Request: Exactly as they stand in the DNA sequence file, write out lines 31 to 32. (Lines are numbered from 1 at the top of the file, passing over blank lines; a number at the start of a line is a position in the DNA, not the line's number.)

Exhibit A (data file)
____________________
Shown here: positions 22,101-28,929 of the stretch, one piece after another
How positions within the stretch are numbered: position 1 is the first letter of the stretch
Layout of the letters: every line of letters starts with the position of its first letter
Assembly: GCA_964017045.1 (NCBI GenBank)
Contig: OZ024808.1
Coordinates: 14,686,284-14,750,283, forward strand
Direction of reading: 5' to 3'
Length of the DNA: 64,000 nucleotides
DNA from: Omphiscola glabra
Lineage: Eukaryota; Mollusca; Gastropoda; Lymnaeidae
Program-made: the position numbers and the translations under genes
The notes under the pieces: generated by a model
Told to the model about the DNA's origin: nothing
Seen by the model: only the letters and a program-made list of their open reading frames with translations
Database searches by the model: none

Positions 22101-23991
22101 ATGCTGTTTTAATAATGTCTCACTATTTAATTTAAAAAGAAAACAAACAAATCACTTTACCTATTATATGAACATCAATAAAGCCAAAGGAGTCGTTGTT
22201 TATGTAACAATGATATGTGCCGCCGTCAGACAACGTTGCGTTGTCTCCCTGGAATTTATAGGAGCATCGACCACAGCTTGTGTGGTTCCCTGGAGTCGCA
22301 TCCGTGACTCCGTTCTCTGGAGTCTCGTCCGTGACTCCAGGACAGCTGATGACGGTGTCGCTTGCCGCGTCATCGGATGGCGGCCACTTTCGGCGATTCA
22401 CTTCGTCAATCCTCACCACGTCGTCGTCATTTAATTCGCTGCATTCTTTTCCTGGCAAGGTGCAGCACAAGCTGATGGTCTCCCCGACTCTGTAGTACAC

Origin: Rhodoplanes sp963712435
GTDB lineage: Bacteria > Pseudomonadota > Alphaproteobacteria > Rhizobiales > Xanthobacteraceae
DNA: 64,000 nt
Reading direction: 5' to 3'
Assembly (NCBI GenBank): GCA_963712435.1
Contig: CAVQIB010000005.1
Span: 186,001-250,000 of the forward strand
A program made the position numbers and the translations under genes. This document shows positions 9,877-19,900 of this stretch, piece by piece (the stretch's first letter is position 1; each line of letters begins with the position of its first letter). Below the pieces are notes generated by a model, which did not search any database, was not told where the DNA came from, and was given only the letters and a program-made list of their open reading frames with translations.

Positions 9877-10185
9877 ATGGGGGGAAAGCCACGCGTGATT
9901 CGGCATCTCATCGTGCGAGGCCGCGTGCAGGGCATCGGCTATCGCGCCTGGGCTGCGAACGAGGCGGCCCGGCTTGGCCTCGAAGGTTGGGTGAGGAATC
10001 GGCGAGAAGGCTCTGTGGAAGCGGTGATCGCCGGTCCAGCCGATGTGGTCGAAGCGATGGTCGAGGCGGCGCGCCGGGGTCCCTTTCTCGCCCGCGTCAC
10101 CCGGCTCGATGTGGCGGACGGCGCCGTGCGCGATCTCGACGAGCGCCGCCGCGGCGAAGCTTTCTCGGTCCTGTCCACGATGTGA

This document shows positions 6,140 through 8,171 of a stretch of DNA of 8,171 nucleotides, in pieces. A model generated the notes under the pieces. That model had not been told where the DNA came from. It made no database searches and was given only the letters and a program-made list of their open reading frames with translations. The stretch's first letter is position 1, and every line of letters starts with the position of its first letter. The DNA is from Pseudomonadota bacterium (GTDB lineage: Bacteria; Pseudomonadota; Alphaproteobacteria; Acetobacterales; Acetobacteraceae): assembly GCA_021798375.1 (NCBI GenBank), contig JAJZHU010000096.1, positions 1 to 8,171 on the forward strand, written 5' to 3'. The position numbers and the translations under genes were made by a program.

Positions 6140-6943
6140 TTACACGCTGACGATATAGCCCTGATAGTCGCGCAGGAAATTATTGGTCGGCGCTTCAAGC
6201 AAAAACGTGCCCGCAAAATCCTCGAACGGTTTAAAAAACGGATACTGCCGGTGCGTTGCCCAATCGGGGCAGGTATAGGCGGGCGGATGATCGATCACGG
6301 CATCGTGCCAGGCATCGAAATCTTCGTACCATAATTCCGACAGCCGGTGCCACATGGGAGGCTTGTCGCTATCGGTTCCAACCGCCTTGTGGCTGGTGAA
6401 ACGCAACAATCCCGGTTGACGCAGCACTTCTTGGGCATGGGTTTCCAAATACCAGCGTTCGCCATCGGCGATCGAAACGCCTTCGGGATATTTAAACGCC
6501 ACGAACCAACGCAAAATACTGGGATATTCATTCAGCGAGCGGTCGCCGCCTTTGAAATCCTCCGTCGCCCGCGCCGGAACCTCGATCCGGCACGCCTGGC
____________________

9901 CGGCATCTCATCGTGCGAGGCCGCGTGCAGGGCATCGGCTATCGCGCCTGGGCTGCGAACGAGGCGGCCCGGCTTGGCCTCGAAGGTTGGGTGAGGAATC
10001 GGCGAGAAGGCTCTGTGGAAGCGGTGATCGCCGGTCCAGCCGATGTGGTCGAAGCGATGGTCGAGGCGGCGCGCCGGGGTCCCTTTCTCGCCCGCGTCAC